Kia's Forte sedan shares its platform with the Elantra from affiliated automaker Hyundai. It competes with a familiar slate of compacts, among them the Chevrolet Cruze, Ford Focus, Honda Civic and Toyota Corolla. Typical of Kia's recent redesigns, the Forte has a number of luxury optio... Read Full Report
Editor's note: This review was written in February 2013 about the 2014 Kia Forte. Little of substance has changed with this year's model. To see what's new for 2015, click here, or check out a side-by-side comparison of the two model years. The compact-car segment has been revitalized in as little as three years, adding value, style and new features in a segment previously filled... Read full review for the 2015 Kia Forte
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I was looking for a car that was not too big for good parking, turning radius or economy, but with sufficient power and plenty of room on the inside, good visibility, with useful features like backup ... Read Full Review
A trim is a style of a vehicle model. Each higher trim has different or upgraded features from the previous trim along with a price increase. Learn more about trims
Great news! There are currently no known recalls on 2015 Kia Forte.
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What you should get in your warranty can be confusing. Make sure you are informed.
Often called a basic warranty or new-vehicle warranty, a bumper-to-bumper policy covers components like air conditioning, audio systems, vehicle sensors, fuel systems and major electrical components. Most policies exclude regular maintenance like fluid top offs and oil changes, but a few brands have separate free-maintenance provisions, and those that do offer them is slowly rising. Bumper-to-bumper warranties typically expire faster than powertrain warranties.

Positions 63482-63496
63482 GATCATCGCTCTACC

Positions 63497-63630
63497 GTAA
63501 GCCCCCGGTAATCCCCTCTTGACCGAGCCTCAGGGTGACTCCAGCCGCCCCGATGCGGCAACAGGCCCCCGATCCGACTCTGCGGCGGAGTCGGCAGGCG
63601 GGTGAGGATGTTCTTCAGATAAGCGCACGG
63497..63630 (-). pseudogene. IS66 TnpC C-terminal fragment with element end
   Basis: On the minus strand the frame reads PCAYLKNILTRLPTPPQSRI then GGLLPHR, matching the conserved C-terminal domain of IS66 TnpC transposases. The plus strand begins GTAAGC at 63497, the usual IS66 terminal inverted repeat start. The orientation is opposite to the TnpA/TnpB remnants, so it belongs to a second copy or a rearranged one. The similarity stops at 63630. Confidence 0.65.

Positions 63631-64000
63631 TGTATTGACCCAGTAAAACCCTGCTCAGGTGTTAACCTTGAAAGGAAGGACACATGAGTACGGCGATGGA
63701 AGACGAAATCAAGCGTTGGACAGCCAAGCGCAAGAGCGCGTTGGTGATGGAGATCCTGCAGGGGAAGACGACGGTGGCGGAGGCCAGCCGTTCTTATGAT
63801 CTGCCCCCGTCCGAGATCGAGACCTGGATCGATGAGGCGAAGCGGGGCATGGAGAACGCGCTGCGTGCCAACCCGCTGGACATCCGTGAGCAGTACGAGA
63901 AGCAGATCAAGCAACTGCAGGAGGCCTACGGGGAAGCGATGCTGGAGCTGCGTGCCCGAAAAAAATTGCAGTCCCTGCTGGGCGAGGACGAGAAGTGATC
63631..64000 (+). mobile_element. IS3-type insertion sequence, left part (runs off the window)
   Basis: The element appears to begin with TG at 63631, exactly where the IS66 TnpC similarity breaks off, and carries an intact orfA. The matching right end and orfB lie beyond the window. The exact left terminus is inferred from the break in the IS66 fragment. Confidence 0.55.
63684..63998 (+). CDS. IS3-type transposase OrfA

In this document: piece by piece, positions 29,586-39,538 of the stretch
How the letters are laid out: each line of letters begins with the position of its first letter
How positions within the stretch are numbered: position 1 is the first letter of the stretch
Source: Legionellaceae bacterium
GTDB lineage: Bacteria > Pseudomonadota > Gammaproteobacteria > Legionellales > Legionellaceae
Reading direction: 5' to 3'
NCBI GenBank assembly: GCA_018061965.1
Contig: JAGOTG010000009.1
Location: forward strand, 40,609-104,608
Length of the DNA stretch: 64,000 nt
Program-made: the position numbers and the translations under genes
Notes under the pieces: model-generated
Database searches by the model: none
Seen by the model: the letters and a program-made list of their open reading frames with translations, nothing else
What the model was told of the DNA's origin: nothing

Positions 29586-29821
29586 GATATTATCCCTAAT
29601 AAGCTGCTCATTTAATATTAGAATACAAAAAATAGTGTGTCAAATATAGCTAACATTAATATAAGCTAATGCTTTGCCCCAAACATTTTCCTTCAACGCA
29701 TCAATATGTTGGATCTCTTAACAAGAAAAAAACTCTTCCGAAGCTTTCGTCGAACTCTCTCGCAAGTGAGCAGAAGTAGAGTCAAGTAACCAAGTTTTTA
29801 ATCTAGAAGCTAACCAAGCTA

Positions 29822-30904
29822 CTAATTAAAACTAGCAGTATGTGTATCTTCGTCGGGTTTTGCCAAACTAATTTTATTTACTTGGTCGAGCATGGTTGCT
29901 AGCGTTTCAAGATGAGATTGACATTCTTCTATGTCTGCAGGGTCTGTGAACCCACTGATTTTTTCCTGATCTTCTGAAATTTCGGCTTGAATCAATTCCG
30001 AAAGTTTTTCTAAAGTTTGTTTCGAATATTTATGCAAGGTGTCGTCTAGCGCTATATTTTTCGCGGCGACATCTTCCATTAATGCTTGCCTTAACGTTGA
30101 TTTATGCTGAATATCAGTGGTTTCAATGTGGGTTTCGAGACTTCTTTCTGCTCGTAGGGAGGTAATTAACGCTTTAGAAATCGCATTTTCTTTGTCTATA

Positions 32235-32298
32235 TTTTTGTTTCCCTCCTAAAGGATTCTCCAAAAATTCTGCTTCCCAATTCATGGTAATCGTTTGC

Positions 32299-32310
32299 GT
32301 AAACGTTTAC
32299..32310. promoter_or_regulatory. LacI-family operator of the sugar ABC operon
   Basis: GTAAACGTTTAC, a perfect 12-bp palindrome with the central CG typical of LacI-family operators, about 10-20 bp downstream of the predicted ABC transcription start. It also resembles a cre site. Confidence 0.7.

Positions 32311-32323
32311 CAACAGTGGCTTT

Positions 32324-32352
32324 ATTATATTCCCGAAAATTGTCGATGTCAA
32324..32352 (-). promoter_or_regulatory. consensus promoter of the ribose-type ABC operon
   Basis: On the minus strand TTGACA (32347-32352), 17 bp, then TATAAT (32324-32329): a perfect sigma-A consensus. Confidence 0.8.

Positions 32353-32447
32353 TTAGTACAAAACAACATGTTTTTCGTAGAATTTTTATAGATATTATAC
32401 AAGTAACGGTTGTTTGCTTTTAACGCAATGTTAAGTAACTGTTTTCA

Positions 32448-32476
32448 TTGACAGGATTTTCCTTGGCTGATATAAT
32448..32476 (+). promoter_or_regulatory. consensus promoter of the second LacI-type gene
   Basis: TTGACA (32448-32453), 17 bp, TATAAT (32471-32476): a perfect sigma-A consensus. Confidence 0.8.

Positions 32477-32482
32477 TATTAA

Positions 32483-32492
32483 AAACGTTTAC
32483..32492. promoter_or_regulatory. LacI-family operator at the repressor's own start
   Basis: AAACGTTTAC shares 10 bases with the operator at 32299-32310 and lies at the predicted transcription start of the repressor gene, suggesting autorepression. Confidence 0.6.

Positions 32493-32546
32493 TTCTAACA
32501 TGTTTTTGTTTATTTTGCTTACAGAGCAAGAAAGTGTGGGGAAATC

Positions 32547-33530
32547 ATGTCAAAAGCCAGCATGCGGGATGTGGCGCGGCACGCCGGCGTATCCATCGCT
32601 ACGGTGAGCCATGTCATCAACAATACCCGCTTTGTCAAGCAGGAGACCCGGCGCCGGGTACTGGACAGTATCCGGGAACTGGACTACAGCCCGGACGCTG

Don't be misled a 10-year or 100,000-mile powertrain warranty doesn't promise a decade of free repairs for your car. It typically covers just the engine and transmission, along with any other moving parts that lead to the wheels, like the driveshaft and constant velocity joints. Some automakers also bundle seat belts and airbags into their powertrain warranties. With a few exceptions, powertrain warranties don't cover regular maintenance like engine tuneups and tire rotations.
Some automakers include roadside assistance with their bumper-to-bumper or powertrain warranties, while others have separate policies. These programs cover anything from flat-tire changes and locksmith services to jump-starts and towing. Few reimburse incidental costs like motel rooms (if you have to wait for repairs).
Some automakers include free scheduled maintenance for items such as oil changes, air filters and tire rotations. Some include consumables including brake pads and windshield wipers; others do not. They are typically for the first couple of years of ownership of a new car.
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